This Saturday at midnight, Facets Multimedia will present The Cannibals, a rarely screened 1988 feature by Portugal’s greatest filmmaker, Manoel de Oliveira. Local filmmaker and professor Michael G. Smith, who will introduce the screening, describes the movie as “a freakish filmed opera in which every line of savage satire is sung.” He continues:
Adapted from a novel by Alvaro Crvalhal, the plot concerns Marguerite (Oliveira’s favorite leading lady Leonor Silveira), a high-society woman who marries a wealthy Viscount (Oliveira’s favorite leading man Luis Miguel Cintra) over the objections of her jealous ex-lover, Don Juan (Diogo Doria). On their wedding night, the Viscount reveals to Marguerite his darkest secret, which leads to a devilish, uproariously funny climax that must be seen to be believed.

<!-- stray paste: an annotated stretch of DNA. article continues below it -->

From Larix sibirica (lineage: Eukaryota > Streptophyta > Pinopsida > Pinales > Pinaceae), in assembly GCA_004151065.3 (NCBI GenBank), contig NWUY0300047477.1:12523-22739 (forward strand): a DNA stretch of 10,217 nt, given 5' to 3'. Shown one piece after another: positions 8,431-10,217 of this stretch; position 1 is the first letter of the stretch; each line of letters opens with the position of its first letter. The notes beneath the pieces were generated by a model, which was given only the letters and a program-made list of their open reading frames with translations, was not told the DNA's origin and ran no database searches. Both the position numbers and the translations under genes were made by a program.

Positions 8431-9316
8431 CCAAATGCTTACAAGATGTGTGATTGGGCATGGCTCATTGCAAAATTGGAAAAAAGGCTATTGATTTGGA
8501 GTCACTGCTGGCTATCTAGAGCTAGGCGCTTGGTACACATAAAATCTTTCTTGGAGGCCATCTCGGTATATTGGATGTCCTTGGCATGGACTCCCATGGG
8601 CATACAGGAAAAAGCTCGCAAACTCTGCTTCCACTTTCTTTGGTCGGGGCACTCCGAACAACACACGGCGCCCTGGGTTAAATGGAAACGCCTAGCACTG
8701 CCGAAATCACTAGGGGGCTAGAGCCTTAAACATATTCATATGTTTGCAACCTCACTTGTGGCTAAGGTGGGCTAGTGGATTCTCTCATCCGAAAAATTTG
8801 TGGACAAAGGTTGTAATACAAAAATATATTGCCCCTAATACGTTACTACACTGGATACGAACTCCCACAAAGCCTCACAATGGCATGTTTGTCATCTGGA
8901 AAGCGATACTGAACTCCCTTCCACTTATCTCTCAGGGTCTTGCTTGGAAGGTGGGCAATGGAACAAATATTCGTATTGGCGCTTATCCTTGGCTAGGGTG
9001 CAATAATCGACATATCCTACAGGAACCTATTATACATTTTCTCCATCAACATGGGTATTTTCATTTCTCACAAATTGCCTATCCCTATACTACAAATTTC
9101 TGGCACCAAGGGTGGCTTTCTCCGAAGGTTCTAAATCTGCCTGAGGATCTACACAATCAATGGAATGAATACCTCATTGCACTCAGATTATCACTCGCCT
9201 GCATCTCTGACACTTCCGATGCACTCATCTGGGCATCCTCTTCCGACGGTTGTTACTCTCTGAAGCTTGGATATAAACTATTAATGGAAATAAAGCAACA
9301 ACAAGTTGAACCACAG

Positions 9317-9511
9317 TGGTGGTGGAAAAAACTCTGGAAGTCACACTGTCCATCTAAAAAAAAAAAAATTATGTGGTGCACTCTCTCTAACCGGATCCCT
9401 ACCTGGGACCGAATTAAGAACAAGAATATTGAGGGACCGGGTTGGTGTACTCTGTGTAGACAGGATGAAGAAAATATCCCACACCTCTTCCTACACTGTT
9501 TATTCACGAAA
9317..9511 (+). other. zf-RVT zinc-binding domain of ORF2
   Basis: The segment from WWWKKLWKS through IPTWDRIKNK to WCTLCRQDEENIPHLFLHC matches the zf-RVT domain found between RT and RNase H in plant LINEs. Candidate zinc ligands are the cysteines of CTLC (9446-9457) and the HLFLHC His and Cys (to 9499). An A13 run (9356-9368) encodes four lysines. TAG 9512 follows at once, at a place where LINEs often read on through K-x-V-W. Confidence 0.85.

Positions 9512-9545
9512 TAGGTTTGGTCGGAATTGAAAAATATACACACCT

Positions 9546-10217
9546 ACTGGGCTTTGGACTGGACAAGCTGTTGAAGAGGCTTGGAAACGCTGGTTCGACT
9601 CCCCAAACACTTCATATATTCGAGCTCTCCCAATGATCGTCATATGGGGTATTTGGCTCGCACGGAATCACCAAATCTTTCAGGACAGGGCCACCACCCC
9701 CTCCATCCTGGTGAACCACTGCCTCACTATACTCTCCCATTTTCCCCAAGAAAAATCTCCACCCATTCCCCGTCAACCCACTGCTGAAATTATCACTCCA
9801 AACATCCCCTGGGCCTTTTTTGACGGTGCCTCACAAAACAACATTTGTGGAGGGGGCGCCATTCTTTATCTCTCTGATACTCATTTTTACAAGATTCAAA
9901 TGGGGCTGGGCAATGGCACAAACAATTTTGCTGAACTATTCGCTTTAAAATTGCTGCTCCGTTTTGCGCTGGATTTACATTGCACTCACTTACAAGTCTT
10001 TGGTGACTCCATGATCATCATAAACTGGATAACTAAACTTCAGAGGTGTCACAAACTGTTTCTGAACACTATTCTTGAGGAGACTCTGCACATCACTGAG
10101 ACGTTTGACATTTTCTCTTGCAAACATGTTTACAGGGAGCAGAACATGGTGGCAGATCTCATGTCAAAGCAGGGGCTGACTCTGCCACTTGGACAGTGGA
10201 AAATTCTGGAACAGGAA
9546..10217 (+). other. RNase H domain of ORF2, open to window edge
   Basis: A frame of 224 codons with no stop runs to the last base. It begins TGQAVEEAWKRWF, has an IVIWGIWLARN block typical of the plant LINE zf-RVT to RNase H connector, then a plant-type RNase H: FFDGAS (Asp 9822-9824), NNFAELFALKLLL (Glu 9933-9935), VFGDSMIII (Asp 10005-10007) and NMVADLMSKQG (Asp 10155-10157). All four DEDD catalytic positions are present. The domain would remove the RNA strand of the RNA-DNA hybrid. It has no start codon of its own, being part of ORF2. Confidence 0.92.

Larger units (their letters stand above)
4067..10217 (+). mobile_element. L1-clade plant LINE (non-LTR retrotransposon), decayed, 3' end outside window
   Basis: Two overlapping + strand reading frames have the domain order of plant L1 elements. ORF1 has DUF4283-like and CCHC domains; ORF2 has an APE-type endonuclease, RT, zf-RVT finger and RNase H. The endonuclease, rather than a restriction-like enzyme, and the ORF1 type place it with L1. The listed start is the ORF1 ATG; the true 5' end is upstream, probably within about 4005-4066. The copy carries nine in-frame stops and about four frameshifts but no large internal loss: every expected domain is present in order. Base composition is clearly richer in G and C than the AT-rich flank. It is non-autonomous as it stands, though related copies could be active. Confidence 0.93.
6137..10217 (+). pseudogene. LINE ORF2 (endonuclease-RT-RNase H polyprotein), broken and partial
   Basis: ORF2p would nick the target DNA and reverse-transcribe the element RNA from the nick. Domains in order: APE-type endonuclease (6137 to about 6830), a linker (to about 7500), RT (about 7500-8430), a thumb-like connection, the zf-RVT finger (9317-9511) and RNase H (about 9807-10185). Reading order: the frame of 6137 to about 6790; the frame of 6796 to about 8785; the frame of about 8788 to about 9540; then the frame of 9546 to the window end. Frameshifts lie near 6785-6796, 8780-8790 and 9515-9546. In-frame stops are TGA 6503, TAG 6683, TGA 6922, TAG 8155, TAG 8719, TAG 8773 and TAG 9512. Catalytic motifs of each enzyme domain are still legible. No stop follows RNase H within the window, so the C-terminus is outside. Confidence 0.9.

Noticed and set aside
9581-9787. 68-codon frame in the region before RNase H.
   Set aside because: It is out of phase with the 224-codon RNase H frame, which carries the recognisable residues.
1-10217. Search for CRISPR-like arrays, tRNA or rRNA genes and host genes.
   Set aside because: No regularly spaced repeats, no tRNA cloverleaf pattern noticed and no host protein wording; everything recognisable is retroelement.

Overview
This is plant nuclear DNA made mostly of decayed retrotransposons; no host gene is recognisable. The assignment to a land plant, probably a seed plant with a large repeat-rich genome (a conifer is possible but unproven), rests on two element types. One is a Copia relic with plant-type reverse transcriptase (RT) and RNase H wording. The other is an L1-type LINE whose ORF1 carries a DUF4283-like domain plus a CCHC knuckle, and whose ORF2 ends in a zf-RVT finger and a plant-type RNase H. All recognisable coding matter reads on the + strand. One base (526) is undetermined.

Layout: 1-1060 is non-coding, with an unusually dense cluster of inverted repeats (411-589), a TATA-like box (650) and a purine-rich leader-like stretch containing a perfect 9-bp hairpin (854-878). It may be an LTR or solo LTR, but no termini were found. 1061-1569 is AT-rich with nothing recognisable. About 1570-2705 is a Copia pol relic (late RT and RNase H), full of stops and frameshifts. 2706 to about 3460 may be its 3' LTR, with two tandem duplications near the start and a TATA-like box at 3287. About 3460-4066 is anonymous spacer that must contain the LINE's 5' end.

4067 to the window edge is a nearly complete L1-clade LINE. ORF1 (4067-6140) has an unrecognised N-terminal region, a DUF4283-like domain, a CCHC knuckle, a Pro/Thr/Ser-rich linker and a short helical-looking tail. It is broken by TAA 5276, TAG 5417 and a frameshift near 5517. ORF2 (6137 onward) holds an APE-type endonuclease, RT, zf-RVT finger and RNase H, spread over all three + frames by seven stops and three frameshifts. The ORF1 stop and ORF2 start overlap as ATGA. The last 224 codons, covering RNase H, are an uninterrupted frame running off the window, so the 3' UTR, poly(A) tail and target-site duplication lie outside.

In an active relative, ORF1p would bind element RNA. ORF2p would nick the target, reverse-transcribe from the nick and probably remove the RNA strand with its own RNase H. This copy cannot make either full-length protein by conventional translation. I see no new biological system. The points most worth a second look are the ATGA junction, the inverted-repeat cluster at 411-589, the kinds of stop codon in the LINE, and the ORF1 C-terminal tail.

It sounds like Cannibals abounds with the odd humor that runs through much of Oliveira’s work: consider the unexpected cat-hurling gag in Abraham’s Valley, the morbid punchline that concludes the seemingly gentle A Talking Picture, or Oliveira’s supremely eccentric decision to adapt Camilo Castelo Branco’s novella Doomed Love nearly word-for-word. By showing this movie as part of their “Night School” series (typically an outlet for cult items), the folks at Facets seem to be drawing attention to how much of a kook this erudite director can be. That’s not such a bad thing, considering his movies play almost exclusively to serious art house crowds in this country when they play here at all.